Chocolate, as we know it, is a fairly recent invention in the grand scheme of things. When people think of chocolate, beverages are not the first things that come to mind. They think of boxed chocolate and candy bars, Valentine’s Day gifts and corner store stops. The chocolate eaten today is made from processing and sweetening the beans of the cacao fruit and turning it into solid chocolate or cocoa powder. However, in its earliest forms, chocolate was commonly produced as a liquid with no added sweeteners.
Recent research suggests that people have been enjoying the cacao plant since 1400 B.C. Mayans and Aztecs consumed bitter cacao bean drinks, and Hondurans fermented the pulp of the cacao fruit to make alcohol. Although the versatile goodie has changed form over time, it has always been revered as delicious and, in some cultures, sacred. Those same Mayans and Aztecs who drank the bitter beans believed the beans had divine powers and used them in various rituals, including feeding a gourd of chocolate to subjects of sacrifice before a ceremony to cheer them up. In other parts of Latin America, cacao beans were so valuable that 100 of them could buy a live hen.
The idea of sweetening chocolate occurred to Spanish explorers when it was presented to them by the Aztecs — the bitter taste was not to their liking. To remedy this displeasing taste, the Spaniards mixed the drinking chocolate with honey or cane sugar. This practice became popular throughout Spain, and by the 1600s, drinking chocolate was enjoyed by rich folks all across Europe. They believed chocolate was an aphrodisiac and possessed medicinal qualities. As it turns out, these assumptions are not completely unfounded. Cacao is one of the most antioxidant-rich foods in the world and also stimulates the production of feel-good hormones like endorphins and serotonin. This is likely where the custom of giving chocolate on Valentine’s Day stems from.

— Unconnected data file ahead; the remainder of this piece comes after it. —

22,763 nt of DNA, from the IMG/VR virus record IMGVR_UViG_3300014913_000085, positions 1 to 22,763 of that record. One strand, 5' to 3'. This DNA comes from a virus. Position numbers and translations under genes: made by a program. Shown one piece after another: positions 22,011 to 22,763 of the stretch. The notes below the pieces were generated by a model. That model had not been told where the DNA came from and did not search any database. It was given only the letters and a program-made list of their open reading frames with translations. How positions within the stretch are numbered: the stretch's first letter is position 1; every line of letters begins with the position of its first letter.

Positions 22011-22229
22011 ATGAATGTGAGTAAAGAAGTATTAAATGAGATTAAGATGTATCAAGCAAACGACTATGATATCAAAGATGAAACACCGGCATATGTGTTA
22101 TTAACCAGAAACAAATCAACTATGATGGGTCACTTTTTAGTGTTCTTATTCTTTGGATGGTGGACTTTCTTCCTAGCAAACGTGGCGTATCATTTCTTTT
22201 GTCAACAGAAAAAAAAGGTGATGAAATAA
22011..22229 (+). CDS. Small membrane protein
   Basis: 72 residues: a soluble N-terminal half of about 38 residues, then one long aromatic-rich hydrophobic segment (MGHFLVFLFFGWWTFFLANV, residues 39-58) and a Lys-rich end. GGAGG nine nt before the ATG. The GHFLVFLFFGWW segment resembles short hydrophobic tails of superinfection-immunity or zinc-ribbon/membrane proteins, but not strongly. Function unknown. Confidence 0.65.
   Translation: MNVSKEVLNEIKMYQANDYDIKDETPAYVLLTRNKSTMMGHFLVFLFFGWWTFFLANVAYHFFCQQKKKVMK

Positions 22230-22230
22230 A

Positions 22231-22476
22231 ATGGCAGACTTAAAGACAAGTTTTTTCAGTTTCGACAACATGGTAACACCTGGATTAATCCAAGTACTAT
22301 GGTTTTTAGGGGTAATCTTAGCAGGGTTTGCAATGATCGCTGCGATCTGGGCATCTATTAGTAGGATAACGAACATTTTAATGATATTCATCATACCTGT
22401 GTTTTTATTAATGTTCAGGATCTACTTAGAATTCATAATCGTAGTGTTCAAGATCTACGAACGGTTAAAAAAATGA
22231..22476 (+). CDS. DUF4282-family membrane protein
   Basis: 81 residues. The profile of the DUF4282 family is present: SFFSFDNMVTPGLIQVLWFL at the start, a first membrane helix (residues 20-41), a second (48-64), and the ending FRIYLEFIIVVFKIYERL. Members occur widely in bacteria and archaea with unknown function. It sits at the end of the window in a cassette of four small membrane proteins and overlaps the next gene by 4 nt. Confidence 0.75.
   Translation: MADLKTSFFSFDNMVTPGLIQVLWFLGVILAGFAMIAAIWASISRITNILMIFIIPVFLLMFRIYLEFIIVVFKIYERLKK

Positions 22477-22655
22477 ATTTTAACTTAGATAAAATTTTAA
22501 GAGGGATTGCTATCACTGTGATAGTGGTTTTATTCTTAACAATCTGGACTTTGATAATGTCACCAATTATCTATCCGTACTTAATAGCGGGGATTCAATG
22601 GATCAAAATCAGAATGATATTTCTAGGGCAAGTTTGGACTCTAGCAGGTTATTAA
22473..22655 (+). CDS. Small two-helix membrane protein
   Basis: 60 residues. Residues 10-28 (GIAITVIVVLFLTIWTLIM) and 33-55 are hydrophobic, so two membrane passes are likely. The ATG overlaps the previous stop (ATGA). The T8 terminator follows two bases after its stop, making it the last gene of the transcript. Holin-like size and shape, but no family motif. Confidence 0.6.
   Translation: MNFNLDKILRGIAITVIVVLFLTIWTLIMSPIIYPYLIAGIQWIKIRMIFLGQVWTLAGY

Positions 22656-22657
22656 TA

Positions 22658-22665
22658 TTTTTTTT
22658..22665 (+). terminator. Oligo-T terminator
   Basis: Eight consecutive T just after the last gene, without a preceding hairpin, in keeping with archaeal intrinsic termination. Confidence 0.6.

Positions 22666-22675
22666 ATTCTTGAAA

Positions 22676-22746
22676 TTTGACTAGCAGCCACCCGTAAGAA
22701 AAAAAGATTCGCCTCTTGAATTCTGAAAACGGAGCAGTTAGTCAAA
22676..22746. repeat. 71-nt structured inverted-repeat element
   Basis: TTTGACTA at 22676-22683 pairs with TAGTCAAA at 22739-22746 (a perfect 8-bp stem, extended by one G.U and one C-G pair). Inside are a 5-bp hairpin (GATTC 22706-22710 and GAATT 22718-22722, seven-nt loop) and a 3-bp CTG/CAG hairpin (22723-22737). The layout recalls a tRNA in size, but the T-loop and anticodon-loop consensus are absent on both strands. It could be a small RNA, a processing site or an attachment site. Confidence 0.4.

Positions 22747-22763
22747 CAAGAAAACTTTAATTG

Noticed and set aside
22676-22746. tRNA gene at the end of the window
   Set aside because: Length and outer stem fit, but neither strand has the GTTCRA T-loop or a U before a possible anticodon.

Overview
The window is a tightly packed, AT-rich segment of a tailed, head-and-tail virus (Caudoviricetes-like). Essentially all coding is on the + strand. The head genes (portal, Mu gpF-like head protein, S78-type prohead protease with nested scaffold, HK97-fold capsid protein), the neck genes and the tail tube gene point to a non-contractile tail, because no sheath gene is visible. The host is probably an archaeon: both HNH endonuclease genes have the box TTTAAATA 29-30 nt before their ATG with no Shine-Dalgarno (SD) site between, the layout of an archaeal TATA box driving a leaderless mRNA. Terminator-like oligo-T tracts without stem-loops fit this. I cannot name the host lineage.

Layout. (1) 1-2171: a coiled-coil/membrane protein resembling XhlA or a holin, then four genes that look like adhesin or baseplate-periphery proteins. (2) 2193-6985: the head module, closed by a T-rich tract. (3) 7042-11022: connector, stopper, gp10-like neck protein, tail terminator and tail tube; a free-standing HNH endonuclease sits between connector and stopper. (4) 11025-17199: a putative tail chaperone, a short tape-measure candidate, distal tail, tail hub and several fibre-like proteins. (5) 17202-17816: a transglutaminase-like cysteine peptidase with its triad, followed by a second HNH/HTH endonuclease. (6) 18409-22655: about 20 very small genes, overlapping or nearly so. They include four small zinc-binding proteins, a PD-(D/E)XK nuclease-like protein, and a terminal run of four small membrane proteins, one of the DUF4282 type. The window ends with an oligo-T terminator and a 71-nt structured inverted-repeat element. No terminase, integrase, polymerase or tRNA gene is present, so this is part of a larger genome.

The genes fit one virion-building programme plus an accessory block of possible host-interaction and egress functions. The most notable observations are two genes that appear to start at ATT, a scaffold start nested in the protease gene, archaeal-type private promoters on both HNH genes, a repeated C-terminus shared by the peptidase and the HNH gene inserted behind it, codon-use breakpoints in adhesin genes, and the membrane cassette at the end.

Until the late 1700s, chocolate remained a treat for the elite. In 1828, a Dutch chemist created powdered chocolate by reducing the cacao’s natural butter fats by half and pulverizing the rest of the fruit, adding chemicals to combat the natural bitter taste, creating “Dutch cocoa.” Following this discovery, in 1847, Joseph Fry made “moldable chocolate paste” by adding melted cacao butter to Dutch cocoa, which is the basis for modern-day solid chocolate. By 1868, Cadbury had its hands on the recipe and was selling it in stores throughout England. The household brand Nestle presented the world with milk chocolate a few years later.
Recently, a movement known as the “chocolate revolution” has taken hold. This includes a whole new market of purer, more natural chocolate containing greater levels of cacao, as opposed to more mainstream brands that contain mostly milk and sugar. Grocery stores such as Whole Foods carry a wide variety of dark chocolate. Hershey’s has even expanded its business through the purchase of small manufacturers of premium chocolate.